Missouri Lawmaker Wants to Ban Residents’ Travels to Other States for Abortions

A Republican lawmaker in Missouri is hoping to ban residents in her state from traveling to other states to obtain abortion services through an enforcement mechanism that is similar to that of Texas’s restrictive abortion ban.

State Rep. Mary Elizabeth Coleman (R) has attached amendments to a number of abortion bills that are currently being considered within the state legislature, with hopes that her amendment will become law should one of those measures pass. Her proposal would allow any state resident to file a lawsuit against any individual who helps a Missouri resident get an abortion — even if that abortion takes place outside of state lines.

This enforcement strategy is similar to that of an anti-abortion law in Texas, which bans all abortions after six weeks of pregnancy by incentivizing residents in the state to sue abortion providers for large fines.

There is only one abortion clinic in Missouri that is currently providing services, a Planned Parenthood location in St. Louis. Thousands of residents travel out of state to get abortions each year. The state also has an 8-week ban on abortions on the books, although that law is currently on hold as it is being litigated in courts. However, Missouri still forbids medical providers from performing abortions after 22 weeks of pregnancy.

The language in Coleman’s amendment would allow residents to sue clinics that help Missourians obtain abortions — from the doctors who actually perform the procedure to clinic staff who arrange appointment schedules.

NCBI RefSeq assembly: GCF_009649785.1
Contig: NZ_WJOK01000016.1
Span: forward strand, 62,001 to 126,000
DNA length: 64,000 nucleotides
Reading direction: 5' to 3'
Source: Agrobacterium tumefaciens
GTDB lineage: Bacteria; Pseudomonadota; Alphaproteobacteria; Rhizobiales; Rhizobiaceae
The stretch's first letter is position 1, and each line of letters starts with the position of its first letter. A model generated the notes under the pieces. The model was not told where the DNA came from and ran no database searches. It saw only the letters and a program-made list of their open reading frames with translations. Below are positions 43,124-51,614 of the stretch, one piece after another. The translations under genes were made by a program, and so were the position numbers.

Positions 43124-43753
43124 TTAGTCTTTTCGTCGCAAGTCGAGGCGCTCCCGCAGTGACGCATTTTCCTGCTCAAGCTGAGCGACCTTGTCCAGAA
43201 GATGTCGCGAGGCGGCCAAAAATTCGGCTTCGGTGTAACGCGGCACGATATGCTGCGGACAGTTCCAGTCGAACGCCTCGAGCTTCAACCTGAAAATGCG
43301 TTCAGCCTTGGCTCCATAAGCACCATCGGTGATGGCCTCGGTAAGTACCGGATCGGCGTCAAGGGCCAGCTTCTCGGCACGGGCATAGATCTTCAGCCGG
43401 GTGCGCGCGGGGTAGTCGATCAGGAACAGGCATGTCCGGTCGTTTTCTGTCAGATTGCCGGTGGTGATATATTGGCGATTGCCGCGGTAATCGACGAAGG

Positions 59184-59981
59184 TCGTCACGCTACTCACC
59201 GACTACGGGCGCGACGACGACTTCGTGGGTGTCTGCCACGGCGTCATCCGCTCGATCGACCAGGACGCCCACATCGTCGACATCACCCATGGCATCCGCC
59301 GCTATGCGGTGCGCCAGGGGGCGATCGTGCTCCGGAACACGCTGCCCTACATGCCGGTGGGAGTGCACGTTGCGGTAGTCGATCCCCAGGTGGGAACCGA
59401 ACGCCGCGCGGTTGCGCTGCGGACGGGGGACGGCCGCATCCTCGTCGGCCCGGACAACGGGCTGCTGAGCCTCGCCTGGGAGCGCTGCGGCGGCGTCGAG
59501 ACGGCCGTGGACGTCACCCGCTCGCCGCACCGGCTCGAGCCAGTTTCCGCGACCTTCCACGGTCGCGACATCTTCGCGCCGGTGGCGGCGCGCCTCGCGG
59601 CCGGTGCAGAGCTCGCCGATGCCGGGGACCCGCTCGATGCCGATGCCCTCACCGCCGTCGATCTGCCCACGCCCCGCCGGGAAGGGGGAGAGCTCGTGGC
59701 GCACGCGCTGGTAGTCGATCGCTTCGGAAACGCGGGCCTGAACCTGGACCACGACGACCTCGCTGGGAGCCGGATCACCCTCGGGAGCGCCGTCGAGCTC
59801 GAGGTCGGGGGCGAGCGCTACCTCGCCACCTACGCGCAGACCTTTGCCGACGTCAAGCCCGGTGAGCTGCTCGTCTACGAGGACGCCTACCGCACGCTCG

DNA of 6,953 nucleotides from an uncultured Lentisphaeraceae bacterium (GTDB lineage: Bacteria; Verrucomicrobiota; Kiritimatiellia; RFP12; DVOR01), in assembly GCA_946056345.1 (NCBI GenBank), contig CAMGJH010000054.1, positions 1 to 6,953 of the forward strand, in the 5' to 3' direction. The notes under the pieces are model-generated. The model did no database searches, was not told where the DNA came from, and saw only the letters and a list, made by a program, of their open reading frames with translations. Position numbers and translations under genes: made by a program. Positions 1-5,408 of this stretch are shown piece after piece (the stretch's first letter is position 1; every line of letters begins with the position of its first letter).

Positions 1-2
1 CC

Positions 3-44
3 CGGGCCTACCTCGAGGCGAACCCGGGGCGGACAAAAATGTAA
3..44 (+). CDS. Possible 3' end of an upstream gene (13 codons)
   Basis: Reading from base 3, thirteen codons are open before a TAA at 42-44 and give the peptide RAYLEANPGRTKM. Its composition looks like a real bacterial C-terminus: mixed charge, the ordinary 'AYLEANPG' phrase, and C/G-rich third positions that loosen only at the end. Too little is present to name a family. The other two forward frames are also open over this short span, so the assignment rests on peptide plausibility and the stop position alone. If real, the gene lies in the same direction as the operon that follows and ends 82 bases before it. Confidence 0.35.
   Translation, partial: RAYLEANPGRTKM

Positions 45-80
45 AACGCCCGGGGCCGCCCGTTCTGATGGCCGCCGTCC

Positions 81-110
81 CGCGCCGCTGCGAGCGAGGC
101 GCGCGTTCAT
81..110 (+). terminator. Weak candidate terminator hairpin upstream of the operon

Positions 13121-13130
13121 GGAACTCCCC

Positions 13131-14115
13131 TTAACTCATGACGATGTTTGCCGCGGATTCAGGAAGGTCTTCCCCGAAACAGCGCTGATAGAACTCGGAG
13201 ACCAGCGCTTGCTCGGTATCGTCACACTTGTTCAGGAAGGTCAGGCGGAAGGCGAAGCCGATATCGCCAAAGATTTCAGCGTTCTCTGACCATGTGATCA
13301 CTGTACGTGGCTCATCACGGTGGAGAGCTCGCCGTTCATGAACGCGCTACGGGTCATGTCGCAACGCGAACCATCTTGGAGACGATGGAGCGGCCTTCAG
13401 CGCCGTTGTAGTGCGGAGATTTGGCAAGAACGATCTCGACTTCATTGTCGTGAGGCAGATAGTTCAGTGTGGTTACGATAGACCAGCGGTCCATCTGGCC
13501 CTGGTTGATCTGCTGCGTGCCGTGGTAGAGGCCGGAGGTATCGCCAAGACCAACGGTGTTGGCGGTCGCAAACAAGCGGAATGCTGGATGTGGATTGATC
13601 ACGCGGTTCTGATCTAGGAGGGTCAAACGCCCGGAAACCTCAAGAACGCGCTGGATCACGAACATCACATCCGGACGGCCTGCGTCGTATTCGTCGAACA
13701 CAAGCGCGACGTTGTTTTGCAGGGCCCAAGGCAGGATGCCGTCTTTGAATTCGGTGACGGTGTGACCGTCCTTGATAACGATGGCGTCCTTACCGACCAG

Abortion rights activists say that Coleman’s amendment is unconstitutional, as it enforces state law on individuals who are not residents of Missouri, and is incongruent with interstate commerce rules. Olivia Cappello, the press officer for state media campaigns at Planned Parenthood, described Coleman’s proposal as “wild” and “bonkers.”

But other abortion advocates warn that all bets are off, especially when it comes to the current iteration of the U.S. Supreme Court, which has allowed the Texas law to stay in place while it goes through the appeals process, and is weighing whether to overturn abortion rights that have been recognized for nearly five decades.

“If you think this Supreme Court won’t find that a state’s interest in potential fetal life outweighs a pregnant person’s due process right to travel, you haven’t been paying attention,” wrote Imani Gandy, senior editor of law and policy at Rewire News Group. “This Court is lawless and DGAF.”